An invasive species is one that does not naturally occur in an area but was either deliberately or accidentally released into the wild and competes with native species.  Alien invasive species often have very few, if any, natural predators to help keep their populations in check. As a result, invasive species populations often explode.  These invasive species begin competing with the native inhabitants for the same food supply potentially starving out the native fish and forcing them to move out of that region in search of food.

Lionfish native habitat.
Credit NOAA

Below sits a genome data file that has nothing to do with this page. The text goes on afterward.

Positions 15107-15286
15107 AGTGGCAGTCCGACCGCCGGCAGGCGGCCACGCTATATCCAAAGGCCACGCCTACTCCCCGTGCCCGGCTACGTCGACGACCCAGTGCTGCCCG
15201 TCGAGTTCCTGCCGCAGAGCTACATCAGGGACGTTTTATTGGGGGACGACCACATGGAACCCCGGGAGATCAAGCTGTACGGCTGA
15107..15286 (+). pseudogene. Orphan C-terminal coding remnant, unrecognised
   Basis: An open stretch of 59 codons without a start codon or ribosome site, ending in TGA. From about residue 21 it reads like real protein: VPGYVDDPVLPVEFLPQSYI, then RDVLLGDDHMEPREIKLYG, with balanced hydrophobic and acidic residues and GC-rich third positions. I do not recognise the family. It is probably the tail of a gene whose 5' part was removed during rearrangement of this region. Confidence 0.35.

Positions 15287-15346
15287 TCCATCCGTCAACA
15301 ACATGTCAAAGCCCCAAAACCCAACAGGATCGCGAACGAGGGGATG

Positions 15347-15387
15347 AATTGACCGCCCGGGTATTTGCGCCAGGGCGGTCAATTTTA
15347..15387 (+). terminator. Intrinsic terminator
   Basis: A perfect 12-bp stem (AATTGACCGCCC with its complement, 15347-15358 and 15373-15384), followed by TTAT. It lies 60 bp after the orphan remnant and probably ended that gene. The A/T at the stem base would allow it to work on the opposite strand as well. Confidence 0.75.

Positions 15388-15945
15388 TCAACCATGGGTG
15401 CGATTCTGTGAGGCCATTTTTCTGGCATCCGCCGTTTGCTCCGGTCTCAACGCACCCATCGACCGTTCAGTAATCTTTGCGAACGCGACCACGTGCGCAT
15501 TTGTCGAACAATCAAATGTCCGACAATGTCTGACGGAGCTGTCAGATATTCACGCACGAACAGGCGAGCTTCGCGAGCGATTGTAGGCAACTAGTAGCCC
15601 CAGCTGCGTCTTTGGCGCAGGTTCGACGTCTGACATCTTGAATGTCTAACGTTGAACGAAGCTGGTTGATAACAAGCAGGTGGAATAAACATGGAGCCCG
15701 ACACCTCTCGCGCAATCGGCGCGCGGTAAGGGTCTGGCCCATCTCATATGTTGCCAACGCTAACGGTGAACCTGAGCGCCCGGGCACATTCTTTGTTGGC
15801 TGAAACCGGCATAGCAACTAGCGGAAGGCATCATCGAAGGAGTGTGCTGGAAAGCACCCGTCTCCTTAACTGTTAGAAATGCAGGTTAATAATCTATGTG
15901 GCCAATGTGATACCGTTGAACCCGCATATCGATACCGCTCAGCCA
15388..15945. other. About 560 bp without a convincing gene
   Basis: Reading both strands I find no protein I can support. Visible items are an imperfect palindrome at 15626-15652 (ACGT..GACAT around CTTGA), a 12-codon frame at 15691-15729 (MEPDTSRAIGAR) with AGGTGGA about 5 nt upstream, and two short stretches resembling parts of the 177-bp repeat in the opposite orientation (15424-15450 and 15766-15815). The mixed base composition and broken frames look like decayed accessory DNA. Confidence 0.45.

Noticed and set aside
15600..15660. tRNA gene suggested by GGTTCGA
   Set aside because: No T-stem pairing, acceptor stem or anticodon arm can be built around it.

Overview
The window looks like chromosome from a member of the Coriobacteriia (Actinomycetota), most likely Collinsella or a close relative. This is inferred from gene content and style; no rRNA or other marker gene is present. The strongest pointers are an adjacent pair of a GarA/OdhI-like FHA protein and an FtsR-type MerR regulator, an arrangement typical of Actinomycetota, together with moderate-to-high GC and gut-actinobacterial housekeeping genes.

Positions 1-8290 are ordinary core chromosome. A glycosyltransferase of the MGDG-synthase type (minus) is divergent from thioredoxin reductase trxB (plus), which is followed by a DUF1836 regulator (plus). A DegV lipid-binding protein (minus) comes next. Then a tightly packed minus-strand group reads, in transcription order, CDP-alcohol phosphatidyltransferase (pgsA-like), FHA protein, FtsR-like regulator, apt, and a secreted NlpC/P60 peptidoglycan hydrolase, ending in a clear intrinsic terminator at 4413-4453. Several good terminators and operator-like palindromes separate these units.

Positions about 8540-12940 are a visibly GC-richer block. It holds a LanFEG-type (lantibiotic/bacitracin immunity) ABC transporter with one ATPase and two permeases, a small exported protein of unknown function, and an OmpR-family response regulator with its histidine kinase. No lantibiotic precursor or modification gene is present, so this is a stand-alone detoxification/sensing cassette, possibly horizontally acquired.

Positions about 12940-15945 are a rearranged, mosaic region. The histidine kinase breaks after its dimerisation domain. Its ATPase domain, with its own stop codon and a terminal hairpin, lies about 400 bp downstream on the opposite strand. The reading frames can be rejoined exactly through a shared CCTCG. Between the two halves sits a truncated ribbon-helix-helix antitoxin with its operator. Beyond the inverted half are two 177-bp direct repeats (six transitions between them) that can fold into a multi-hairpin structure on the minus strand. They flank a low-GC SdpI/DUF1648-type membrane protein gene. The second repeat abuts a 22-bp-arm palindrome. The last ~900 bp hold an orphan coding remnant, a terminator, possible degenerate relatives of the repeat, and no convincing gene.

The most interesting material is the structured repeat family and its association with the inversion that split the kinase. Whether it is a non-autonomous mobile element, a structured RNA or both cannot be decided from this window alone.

Lionfish are native to the western Pacific.  They were first observed in the Atlantic Ocean in 1992 on coral reefs off West Palm Beach, FL.  Since the water temperature and bottom habitat in the South Atlantic very closely resemble that of the lionfish’s native habitat, conditions were favorable for the population to spread very rapidly.  Unlike most fish in this region the lionfish spawns year round, so it does not have a normal spawning season.  A female lionfish can spawn every couple of days and each time can release up to 15,000 eggs.  These eggs were carried off by the current and spread to other parts of the east coast.  Since few of the native Atlantic predators eat lionfish, they were able to reach maturity and continue building their population.  So what the genetic analyses indicates started as six individual lionfish off West Palm Beach in 1992, now has spread all the way north to Cape Hatteras, North Carolina via the Gulf Stream, then on other currents across to Bermuda and down to the Bahamas, Cuba, Puerto Rico, the Virgin Islands. And they have now made their way into the Gulf of Mexico and are moving along the coastal states in the Gulf. Check out this  animation demonstrating the spread of the lionfish.